The Examining Life

Episode 10: Aquinas' The Office of the Wise Man

Welcome to "The Examining Life," a podcast of the Arts of Liberty Project. Hosted by Drs. Jeffrey Lehman and Andrew Seeley, the podcast covers both works from the Western tradition and contemporary events of interest. Lively, personal, and timely, "The Examining Life" contributes to the renewal of liberal education.

What does it mean to be wise? Why don't we talk about wisdom any more? In this episode, Dr. John Boyle of the University of St. Thomas joins Dr. Andrew Seeley to discuss Aquinas' The Office of the Wise Man from the beginning of the Summa Contra Gentiles. They also consider St. Thomas More as an example of the wise man.

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Podcast Colloquy Excerpt

Aquinas’ Summa Contra Gentiles, beginning of Chapter 1:

“My mouth shall meditate truth, and my lips shall hate impiety” (Proverbs 8:7).

The usage of the multitude, which according to the Philosopher is to be followed in giving names to things, has commonly held that they are to be called wise who order things rightly and govern them well. Hence, among other things that men have conceived about the wise man, the Philosopher includes the notion that “it belongs to the wise man to order.” Now, the rule of government and order for all things directed to an end must be taken from the end. For, since the end of each thing is its good, a thing is then best disposed when it is fittingly ordered to its end. And so we see among the arts that one functions as the governor and the ruler of another because it controls its end. Thus, the art of medicine rules and orders the art of the chemist because health, with which medicine is concerned, is the end of all the medications prepared by the art of the chemist. A similar situation obtains in the art of ship navigation in relation to shipbuilding, and in the military art with respect to the equestrian art and the equipment of war. The arts that rule other arts are called architectonic, as being the ruling arts. That is why the artisans devoted to these arts, who are called master artisans, appropriate to themselves the name of wise men.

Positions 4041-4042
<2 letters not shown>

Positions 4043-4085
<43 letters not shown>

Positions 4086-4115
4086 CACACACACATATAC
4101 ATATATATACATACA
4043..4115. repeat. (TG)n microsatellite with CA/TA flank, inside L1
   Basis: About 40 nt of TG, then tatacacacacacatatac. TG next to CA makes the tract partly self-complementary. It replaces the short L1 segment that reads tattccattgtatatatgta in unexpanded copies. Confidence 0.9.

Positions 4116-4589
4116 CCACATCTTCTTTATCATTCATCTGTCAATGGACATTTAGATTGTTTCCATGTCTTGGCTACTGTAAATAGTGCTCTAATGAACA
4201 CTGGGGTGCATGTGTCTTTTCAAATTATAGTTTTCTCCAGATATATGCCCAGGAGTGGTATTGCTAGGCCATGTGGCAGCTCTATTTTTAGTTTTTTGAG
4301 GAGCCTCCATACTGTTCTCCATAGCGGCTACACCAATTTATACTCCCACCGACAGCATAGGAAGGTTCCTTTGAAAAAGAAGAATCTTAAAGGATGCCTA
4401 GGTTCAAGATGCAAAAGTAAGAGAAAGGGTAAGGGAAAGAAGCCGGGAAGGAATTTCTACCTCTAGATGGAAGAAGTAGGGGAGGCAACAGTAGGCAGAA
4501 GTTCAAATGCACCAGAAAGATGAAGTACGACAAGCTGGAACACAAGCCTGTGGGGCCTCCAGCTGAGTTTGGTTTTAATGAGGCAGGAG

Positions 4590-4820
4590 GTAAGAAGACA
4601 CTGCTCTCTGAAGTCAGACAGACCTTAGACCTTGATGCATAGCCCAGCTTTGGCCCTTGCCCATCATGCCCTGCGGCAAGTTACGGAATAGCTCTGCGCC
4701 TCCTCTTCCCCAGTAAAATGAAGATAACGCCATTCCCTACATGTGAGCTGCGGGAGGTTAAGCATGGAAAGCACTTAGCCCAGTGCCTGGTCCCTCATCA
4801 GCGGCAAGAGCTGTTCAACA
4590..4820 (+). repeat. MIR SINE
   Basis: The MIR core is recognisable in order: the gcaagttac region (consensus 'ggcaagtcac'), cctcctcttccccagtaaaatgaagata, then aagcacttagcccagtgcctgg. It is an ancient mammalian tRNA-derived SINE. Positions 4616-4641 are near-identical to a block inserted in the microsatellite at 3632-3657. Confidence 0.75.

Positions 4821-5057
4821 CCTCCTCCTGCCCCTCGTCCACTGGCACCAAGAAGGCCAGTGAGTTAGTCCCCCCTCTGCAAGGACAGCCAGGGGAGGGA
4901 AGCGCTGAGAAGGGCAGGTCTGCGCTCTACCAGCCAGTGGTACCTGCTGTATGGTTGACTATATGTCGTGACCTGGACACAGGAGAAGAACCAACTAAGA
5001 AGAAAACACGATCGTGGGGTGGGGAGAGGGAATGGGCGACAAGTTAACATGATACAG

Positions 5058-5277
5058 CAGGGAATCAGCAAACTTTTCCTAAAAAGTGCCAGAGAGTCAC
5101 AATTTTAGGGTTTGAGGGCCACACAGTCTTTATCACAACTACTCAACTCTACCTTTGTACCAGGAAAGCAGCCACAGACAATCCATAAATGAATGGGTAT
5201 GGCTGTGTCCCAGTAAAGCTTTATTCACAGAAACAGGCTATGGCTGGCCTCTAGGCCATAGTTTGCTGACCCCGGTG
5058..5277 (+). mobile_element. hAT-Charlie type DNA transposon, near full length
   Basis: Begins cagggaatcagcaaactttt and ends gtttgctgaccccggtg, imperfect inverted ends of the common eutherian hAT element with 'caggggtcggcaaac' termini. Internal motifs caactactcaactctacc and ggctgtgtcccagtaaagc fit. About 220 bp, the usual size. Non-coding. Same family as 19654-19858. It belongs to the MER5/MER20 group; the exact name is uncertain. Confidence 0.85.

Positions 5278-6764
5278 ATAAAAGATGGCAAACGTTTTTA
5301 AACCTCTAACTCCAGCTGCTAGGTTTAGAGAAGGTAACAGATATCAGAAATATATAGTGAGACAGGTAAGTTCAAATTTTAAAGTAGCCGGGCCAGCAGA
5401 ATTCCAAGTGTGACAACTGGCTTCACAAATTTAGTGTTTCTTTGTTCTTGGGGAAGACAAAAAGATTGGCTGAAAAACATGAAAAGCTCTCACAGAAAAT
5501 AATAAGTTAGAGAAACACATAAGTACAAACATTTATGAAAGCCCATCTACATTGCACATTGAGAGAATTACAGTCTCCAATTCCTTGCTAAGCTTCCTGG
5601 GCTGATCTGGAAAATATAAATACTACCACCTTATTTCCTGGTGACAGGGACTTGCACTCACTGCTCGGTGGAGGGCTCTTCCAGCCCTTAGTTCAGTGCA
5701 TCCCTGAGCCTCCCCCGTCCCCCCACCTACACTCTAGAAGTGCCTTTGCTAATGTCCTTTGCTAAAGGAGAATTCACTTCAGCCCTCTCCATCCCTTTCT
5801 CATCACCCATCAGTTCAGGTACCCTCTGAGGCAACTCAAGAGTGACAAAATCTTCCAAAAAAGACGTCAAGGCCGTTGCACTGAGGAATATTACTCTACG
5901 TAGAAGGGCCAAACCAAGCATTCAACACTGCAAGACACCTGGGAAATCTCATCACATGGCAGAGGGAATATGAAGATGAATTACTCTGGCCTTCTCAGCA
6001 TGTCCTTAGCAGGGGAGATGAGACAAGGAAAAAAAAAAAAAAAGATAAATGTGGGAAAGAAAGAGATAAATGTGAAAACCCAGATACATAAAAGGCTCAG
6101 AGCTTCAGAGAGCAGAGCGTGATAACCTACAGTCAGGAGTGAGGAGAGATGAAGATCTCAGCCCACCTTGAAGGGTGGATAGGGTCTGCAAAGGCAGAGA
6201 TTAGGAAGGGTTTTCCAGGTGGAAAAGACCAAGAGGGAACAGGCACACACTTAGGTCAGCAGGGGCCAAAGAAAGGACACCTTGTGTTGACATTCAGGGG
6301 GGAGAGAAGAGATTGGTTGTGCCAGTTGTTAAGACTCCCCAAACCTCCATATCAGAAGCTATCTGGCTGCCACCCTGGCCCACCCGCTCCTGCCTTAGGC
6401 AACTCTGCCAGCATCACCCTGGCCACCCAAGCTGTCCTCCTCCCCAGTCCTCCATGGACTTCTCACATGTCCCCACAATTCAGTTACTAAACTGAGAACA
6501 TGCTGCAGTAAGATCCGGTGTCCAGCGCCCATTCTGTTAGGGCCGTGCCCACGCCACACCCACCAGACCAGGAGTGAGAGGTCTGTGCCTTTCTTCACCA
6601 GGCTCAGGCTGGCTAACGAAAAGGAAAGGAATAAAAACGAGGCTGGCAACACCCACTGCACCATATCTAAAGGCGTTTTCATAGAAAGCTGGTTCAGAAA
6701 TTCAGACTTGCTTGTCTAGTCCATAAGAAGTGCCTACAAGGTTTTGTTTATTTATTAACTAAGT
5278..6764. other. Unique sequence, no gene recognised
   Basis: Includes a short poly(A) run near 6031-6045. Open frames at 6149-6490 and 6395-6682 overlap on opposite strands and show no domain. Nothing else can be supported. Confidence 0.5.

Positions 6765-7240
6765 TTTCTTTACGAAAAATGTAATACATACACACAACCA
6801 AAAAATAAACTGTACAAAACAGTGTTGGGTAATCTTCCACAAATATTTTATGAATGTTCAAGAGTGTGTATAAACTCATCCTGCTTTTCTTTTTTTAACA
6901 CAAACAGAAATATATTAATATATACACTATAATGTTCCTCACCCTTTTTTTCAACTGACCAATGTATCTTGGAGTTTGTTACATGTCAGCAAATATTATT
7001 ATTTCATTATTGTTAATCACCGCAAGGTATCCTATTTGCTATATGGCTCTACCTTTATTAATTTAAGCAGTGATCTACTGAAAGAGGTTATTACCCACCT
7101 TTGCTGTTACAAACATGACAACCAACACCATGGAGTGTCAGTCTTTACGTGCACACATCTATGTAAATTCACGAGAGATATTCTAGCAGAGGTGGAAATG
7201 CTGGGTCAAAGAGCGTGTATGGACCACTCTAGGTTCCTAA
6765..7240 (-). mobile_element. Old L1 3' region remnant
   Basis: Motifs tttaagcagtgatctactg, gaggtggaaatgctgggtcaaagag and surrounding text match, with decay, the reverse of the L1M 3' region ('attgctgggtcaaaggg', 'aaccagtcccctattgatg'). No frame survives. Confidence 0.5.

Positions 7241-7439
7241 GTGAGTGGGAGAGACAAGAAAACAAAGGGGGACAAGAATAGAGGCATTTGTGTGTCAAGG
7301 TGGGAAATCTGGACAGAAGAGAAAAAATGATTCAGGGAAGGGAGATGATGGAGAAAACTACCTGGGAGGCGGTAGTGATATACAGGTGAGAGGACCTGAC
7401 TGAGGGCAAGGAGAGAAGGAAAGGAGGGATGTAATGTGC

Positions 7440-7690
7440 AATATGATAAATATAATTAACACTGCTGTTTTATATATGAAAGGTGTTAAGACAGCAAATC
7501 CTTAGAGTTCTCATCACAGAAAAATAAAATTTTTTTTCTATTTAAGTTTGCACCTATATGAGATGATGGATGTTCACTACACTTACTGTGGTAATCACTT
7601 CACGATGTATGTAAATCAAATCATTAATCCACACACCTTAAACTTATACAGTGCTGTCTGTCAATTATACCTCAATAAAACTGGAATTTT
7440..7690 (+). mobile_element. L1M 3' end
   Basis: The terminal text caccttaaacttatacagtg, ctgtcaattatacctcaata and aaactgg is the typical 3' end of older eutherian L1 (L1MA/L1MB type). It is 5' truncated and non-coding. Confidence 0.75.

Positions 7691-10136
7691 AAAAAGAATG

But, since these artisans are concerned, in each case, with the ends of certain particular things, they do not reach to the universal end of all things. They are therefore said to be wise with respect to this or that thing; in which sense it is said that “as a wise architect, I have laid the foundation” (1 Cor. 3:10). The name of the absolutely wise man, however, is reserved for him whose consideration is directed to the end of the universe, which is also the origin of the universe. That is why, according to the Philosopher, it belongs to the wise man to consider the highest causes.

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Dr. John Boyle

Our guest for this episode is Dr. John Boyle, professor of Catholic Studies at the University of St. Thomas. Learn more about Dr. Boyle here.

Full Text of Aquinas’ Summa Contra Gentiles

The Latin source for this free online Summa Contra Gentiles is the 1961 Marietti edition, based on earlier Leonine editions. The English text is Fr. Laurence Shapcote. Both texts have been edited and revised by the Aquinas Institute. The Aquinas Institute provides several works of Aquinas for free online in Latin and English.

The Center for Thomas More Studies

Learn more about Thomas More from the Center for Thomas More Studies. The Center exists to promote the study of Thomas More, especially his understanding of liberty, statesmanship, and the need for educated and virtuous citizens.

The Essential Works of Thomas More

Yale University Press publishes The Essential Works of Thomas More, edited by Gerar B. Wegemer and Stephen W. Smith. It presents More’s major works chronologically in one volume with introductions and outlines.

Thomas More’s Letter to Antonio Bonvisi, 1535

Thomas More wrote many letters in the last months of his life. At a pithy page and a half, this letter to his best friend is well worth the minutes you can spend reading it.